What happens when a whole culture views reputation and respect as supreme? Is there an alternative?
Dr. Ryan Brown looks in depth at the first question in his book Honor Bound: How a Cultural Ideal Has Shaped the American Psyche. It explores the common themes of “honor cultures,” where preserving reputation is king. Brown suggests that in America honor culture is especially prevalent in the South and West. So this includes Oklahoma.
An honor culture is one in which personal worth must be won, established, and protected. The (wrongly) honor bound man is strong, tough, and intolerant of disrespect (think: Wyatt Earp). A woman in an honor culture is then expected and conditioned to be virtuous and loyal above all else (think: “Stand By Your Man”).
While acting with honor seems like it should be a good thing, the problem comes when it serves as the supreme guiding principle for relationships and actions. Brown documents studies that have isolated this “honor syndrome” in individuals and groups. Statistically, such groups have higher instances of unsportsmanlike conduct, verbal one-ups, and reckless behavior. On a more somber note, they also statistically have higher instances of violent crimes, school shootings, homicides, untreated mental health issues, suicide, rape, and domestic abuse.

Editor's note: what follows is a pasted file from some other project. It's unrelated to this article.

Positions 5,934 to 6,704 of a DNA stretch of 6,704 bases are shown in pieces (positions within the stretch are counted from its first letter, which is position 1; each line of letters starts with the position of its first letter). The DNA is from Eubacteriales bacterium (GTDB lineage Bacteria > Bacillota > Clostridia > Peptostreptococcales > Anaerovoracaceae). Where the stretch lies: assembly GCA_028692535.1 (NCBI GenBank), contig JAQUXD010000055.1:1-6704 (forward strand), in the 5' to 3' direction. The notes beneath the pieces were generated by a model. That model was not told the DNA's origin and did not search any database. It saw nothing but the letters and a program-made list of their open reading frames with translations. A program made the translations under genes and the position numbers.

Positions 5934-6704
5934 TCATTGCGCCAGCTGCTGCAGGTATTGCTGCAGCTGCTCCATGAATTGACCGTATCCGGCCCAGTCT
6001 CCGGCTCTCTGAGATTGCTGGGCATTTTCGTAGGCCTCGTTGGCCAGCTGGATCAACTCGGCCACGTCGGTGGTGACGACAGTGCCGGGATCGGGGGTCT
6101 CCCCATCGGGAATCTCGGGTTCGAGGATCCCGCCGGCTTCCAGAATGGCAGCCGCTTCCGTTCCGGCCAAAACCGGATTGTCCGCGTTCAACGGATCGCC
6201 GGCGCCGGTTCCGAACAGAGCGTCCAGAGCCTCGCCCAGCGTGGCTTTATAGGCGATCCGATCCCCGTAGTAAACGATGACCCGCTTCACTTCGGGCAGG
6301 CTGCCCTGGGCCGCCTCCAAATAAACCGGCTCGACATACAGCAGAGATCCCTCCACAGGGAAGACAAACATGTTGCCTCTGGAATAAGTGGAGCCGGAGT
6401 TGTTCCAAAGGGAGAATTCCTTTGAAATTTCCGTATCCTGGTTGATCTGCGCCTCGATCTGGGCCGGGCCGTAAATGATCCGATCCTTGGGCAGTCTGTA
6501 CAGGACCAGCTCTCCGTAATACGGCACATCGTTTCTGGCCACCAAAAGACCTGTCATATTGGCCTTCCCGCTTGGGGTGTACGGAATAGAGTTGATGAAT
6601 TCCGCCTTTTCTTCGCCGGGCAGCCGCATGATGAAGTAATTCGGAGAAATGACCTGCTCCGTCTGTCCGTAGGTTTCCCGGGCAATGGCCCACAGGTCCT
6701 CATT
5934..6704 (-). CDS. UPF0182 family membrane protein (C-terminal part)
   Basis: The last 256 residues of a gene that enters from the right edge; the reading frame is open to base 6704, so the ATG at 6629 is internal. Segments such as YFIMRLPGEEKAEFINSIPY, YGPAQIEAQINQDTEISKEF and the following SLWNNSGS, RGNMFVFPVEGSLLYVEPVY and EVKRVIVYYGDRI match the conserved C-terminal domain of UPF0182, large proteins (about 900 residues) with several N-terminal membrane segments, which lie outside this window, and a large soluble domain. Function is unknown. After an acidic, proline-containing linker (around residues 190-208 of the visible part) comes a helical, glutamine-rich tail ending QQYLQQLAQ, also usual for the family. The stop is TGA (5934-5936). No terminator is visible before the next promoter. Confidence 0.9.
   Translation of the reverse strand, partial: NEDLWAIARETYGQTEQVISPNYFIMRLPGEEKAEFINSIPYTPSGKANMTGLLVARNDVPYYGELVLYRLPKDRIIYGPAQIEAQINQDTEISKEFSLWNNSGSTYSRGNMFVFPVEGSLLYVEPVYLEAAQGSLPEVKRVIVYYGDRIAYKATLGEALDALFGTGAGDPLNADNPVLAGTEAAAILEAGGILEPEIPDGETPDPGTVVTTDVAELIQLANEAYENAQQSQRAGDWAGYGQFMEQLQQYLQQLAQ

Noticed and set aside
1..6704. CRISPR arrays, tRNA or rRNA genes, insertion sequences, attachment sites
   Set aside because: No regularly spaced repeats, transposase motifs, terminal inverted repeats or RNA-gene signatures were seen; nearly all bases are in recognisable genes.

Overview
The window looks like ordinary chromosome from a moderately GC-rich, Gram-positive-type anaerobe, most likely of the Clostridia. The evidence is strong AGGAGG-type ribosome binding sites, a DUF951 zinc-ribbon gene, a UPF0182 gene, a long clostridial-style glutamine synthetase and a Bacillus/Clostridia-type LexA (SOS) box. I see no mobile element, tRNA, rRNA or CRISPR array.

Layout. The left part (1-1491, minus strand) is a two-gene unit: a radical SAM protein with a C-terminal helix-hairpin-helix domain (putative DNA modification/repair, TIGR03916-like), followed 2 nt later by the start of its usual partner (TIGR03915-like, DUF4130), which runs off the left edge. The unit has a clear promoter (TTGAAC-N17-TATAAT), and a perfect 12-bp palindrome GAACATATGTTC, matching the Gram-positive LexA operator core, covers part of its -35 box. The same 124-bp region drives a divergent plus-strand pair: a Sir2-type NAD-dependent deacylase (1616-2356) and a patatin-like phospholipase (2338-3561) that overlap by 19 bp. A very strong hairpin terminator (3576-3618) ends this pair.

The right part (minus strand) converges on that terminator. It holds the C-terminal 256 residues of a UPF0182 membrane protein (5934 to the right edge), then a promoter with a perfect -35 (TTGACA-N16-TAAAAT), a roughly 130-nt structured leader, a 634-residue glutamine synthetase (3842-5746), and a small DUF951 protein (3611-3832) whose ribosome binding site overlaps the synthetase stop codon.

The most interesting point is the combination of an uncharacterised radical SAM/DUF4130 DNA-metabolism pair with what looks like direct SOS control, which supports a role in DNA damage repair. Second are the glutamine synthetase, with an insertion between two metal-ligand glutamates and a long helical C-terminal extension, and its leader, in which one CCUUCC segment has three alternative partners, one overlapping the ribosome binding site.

But there is an alternative. Brown says the opposite of an honor culture is a “dignity culture.” In dignity cultures, human worth is considered to be intrinsic and need not be won (and therefore can’t be lost either). While it was beyond the scope of his book to explore when and where dignity cultures arise, I kept thinking how the Gospel is what can transform an honor culture to a dignity culture.
In a dignity culture, a man of true honor places his worth in something other than his reputation and a woman can bring her gifts fully to the table. For Christians, when we remember that our identity is solidly based on Christ’s righteous life and sacrificial death, we don’t have to worry about whether someone else is or isn’t adequately respecting us. We can just be, and we can let the other person be. We can admit when we are wrong, say we are sorry, and give up our position for the sake of another.
The honor syndrome provides a helpful explanation for why some people do what they do and gives a framework for how a cluster of seemingly unrelated social ills may fit together. The common thread can occur when people put their identities into things other than the stabilizing, life-giving person of Jesus Christ.
Let’s remember our intrinsic worth as image bearers of God and look for ways we can affirm the same in others.
Love must be sincere. Hate what is evil; cling to what is good. Be devoted to one another in love. Honor one another above yourselves. Never be lacking in zeal, but keep your spiritual fervor, serving the Lord. — Romans 12:9-11
Julie Serven craves shalom for people and places. She enjoys writing for nonprofits, editing, helping people with literacy skills, hearing people’s stories, exploring all things OKC, yoga, NPR, and spending time with her ultracool family.